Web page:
Five Australian batsmen who gave India the most trouble
The recently concluded One-Day International between India and Australia in Chennai, exposed the inexperience of Australian top and middle order when they were reduced to 35/4 by the Indians before Glenn Maxwell took on young Kuldeep Yadav.
But in the past, there have been cricketers who were nightmares to Indian bowlers. Here, let us look back on five Aussie batsmen who had a great run against the Indians both home and away.
Steven Smith, one of the best players of current generation, troubled the Indian bowlers when India toured Australia prior to the World Cup 2015.
Smith has already scored 1429 Test runs against India at a daunting average of 84.05. He also has couple of hundreds and a fifty in ODIs as well.
Smith shuffles across the stumps which covers for any lateral movement, and he uses his feet to negate the effects of spin on turning tracks.
The young Australian is a prized wicket in the ongoing series. It should be interesting to see how Indian bowlers would look to have the young Australian skipper fall in their trap during the latter's first ODI tour to India.
Allan Border is one of the highest run getters for Australia, mainly in Test cricket. But he had a good run against India in 50 overs version of the game as well. Border scored 1104 runs in 35 innings at an average of 42.46 with a highest of 105*.
Though Border was not all that aggressive or flamboyant, he used to play fierce cuts and pulls off the backfoot. He is more known for his admirable fights in the middle and arguably the best Australian batsman against the spin in the last five decades or so.
The Test series between India and Australia is named the Border-Gavaskar Trophy partly in honour of the iconic batsman.
The hard hitting southpaw, destroyed the most gifted bowling attacks from all over the world. He along with Adam Gilchrist and Simon Katich at times, punished the bowlers from the word go more often than not.
Hayden particularly enjoyed his time against India, scoring 1450 runs in 28 outings at 53.7 with a strike rate of 86. He went past the 100 run landmark thrice against India, with the highest of 126.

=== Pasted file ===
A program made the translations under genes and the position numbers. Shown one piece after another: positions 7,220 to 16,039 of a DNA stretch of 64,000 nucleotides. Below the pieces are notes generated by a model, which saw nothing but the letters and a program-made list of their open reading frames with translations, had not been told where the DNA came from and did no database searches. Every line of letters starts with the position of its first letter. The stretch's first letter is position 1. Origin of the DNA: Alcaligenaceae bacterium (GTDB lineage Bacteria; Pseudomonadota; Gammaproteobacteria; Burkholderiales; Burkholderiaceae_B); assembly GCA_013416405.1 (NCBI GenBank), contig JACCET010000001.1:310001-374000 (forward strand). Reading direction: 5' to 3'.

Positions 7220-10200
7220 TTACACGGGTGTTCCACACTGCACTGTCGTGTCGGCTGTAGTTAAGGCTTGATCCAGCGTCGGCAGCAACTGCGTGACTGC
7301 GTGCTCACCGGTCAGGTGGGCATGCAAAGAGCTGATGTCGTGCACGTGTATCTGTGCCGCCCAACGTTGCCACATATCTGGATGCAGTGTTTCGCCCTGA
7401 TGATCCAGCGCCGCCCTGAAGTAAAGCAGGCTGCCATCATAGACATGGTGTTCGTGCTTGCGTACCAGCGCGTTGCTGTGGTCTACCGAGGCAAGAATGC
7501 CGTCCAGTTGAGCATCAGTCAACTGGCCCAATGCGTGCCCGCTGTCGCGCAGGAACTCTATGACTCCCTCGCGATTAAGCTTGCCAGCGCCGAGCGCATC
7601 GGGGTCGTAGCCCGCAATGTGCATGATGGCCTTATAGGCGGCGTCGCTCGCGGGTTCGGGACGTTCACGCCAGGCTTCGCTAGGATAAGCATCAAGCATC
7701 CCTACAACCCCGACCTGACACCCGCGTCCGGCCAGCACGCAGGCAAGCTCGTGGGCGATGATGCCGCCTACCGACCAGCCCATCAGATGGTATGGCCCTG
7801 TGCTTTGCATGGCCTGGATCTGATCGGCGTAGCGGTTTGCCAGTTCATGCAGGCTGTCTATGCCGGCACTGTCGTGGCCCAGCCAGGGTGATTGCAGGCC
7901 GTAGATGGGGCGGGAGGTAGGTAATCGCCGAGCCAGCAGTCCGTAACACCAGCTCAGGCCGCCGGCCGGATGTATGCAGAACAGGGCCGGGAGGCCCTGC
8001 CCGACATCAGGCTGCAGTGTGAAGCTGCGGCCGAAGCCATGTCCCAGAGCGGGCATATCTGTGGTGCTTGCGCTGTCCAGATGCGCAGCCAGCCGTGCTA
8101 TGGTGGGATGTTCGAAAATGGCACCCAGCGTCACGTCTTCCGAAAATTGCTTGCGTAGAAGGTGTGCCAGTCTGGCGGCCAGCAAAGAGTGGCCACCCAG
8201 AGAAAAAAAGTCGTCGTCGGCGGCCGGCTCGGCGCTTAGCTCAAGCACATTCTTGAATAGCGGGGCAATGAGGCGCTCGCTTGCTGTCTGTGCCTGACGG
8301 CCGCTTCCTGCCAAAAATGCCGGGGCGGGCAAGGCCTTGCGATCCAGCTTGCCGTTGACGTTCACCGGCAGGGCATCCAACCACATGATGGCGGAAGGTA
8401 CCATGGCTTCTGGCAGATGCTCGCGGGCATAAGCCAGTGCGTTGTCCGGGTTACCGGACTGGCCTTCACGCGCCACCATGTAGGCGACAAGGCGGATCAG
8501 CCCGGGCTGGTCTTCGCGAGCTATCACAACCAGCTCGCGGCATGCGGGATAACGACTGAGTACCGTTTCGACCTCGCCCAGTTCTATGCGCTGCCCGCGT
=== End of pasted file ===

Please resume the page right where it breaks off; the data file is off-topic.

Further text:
Hayden used the sweep shot against the Indian spinners to great effect and thus caused lot of issues to the spinners, who otherwise would run through the most formidable line ups.
Michael John Clarke, having made his Test match debut at M.Chinnaswamy Stadium, grew in stature in the years that followed. Called "Pup" by his teammates, Clarke had a wonderful run against India with two hundreds and four fifties in ODIs piling up 858 runs at 39 with a strike rate of 84.
He also had a Test match triple hundred against India.
Generally a middle order batsman, Clarke did well when asked to open as well as in the lower middle order. When Australia faced India in the 1st ODI of 7-match ODI series in 2007, Clarke scored a graceful knock of 130 batting at 4, before being run out.
The former Australian skipper also bowled slow left arm bowling and has surprised the opposition number of times.
Ricky Ponting is arguably the best batsman that Australia has ever produced after Donald Bradman. Being one of the greatest batsmen of all times, "Punter" scored 2164 runs at 40.07 with a handy strike rate of 81.41 against India.
He played a World Cup winning knock of 140* against an Indian attack consisting of Javagal Srinath, Zaheer Khan, Harbhajan Singh and Ashish Nehra in 2003. Ponting used to play graceful pull shots that made him accumulate hundreds of runs. He was troubled by young Ishant Sharma and Harbhajan Singh when India toured Australia in 2007/08.
The Smiths, the Warners and the Maxwells have to replicate what these Aussie legends have done in the past to remain competitive in the ongoing series. We are all aware of the talents that this bunch of Australian cricketers has.
Will they crumble under pressure against Bhuvi, Bumrah, Pandya and the wrist spinners or will they dominate the Indian bowling?